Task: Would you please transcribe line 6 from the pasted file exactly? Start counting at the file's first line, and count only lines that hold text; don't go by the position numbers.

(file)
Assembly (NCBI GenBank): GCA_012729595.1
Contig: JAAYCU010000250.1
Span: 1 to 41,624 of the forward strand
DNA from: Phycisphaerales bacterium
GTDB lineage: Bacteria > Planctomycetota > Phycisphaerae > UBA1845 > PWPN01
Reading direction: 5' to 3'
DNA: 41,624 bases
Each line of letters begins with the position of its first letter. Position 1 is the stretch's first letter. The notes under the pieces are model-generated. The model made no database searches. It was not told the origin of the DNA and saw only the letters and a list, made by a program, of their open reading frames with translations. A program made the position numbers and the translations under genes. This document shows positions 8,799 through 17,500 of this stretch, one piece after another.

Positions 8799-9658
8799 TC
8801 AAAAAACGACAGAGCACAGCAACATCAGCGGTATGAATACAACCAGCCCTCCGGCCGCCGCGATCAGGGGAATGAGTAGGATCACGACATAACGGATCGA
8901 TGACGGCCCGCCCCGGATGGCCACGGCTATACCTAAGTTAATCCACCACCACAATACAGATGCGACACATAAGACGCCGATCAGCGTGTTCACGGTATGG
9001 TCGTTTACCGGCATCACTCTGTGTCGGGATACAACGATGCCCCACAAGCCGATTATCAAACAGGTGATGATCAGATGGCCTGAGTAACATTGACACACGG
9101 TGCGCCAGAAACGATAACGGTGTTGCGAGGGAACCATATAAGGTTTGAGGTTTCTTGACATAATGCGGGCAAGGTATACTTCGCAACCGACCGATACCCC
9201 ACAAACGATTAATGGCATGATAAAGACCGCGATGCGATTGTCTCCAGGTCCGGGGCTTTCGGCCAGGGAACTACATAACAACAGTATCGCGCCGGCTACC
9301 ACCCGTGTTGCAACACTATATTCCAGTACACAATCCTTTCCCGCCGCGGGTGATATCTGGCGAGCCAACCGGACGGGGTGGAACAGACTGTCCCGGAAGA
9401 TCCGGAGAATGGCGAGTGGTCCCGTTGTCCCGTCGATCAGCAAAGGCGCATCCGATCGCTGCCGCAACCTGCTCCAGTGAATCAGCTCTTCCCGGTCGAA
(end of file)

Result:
Reading direction: 5' to 3'